West Witton – River Ure – Redmire Force round

YouTube Preview Image
Mobile friendly version

Wensleydale lies within the Yorkshire Dales National Park and the River Ure runs through the valley for 74 miles from its source at Ure Head on Abbotside Common in the Pennines into the River Ouse at Cuddy Shaw Reach near Linton-on-Ouse, North Yorkshire where the river changes its name to the River Ouse. Wensleydale is perfect walking country with many way marked footpaths and open landscapes giving spectacular scenery all year round. Wensleydale is also renowned for hill farming, rearing many types of Sheep and cattle and the meadow grass for hay and silage is vital to the system. Its industrial past was water powered mills at Gayle, Hawes, Bainbridge, Askrigg, Thoralby, West Burton and Aysgarth which were variously used to grind corn, produce textiles (wool, cotton, linen, silk and flax), generate electricity or saw wood.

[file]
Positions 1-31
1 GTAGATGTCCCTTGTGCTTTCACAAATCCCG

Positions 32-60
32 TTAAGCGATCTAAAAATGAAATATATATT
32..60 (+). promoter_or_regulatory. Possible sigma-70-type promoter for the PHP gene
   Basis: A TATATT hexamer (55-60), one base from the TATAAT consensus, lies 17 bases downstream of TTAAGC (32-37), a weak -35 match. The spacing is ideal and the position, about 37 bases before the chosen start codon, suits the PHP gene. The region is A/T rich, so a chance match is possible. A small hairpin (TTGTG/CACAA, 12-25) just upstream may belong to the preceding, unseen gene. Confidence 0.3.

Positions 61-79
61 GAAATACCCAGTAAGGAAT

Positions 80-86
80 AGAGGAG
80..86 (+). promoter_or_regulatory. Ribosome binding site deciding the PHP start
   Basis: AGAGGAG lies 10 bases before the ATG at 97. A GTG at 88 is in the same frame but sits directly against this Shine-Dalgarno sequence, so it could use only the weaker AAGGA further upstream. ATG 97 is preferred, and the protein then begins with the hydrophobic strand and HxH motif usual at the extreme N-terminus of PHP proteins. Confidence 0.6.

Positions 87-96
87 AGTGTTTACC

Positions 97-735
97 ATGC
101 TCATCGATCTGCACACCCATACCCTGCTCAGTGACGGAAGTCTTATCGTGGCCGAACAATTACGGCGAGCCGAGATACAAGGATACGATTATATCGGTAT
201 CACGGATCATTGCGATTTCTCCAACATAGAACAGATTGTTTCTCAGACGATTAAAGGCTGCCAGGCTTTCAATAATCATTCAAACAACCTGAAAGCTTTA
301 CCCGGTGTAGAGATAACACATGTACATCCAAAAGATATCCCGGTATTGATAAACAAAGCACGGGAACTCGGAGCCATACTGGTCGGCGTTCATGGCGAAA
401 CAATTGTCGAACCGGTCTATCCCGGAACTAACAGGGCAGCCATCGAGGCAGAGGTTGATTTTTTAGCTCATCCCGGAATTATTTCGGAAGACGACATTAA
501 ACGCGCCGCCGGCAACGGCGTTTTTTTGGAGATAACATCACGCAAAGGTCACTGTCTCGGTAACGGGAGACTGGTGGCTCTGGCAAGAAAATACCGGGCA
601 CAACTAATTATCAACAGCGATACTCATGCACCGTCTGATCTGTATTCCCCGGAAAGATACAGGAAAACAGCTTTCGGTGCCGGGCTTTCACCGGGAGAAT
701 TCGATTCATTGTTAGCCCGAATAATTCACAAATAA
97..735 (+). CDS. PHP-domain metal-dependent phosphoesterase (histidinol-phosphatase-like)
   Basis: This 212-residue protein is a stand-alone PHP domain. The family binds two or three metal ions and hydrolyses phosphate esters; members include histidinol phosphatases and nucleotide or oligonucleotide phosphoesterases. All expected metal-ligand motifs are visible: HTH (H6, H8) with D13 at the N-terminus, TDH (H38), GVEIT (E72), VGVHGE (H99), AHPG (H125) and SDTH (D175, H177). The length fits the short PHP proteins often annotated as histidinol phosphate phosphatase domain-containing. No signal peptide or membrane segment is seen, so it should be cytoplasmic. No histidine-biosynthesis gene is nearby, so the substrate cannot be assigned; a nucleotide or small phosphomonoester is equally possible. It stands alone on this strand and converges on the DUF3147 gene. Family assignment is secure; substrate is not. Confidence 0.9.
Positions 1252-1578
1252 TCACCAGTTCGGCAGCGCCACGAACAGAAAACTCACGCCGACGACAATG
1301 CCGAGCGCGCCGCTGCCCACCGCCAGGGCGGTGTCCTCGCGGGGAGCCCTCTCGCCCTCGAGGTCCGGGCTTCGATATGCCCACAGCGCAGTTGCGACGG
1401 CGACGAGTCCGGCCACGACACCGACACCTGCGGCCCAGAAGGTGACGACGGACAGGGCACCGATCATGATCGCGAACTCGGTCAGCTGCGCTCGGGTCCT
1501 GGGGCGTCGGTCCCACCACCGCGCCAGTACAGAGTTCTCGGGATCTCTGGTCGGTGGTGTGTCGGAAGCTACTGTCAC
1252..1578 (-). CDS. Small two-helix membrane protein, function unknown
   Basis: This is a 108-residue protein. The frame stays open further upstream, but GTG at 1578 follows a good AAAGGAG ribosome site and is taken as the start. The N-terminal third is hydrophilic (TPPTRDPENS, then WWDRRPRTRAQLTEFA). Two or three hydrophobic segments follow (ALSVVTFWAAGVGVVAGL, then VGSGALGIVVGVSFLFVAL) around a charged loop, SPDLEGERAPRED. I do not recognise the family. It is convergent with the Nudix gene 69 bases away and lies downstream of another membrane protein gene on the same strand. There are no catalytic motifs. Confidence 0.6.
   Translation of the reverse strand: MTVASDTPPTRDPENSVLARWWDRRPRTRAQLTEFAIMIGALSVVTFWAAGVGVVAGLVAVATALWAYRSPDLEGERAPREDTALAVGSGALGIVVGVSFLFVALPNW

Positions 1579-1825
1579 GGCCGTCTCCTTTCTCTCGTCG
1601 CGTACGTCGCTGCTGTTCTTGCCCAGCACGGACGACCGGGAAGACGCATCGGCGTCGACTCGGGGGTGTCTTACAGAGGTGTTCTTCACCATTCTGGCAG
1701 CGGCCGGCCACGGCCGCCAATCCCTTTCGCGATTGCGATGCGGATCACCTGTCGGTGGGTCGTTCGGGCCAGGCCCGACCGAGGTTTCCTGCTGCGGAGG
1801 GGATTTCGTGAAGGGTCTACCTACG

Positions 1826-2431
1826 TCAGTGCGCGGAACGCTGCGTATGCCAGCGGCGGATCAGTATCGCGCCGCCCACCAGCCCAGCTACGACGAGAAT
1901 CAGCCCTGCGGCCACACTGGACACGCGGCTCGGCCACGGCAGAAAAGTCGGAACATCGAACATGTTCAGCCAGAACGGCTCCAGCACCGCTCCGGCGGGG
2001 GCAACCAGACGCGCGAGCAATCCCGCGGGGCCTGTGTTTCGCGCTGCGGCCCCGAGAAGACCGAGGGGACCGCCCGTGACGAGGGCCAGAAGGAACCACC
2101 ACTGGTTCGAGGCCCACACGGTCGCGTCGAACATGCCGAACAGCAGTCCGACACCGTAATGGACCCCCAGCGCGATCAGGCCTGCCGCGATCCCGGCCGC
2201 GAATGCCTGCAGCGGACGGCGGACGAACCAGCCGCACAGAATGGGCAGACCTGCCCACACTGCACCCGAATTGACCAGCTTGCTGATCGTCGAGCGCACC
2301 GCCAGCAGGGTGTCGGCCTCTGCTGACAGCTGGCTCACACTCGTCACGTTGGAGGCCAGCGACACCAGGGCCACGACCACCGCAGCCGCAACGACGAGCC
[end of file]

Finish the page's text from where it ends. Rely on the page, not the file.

The River Ure is a typical clean river of the Yorkshire Dales National Park and is rich in wildlife, insect life and many species of birds. Fishermen love this river for its brown trout, grayling and it also has the nationally rare native white-clawed crayfish.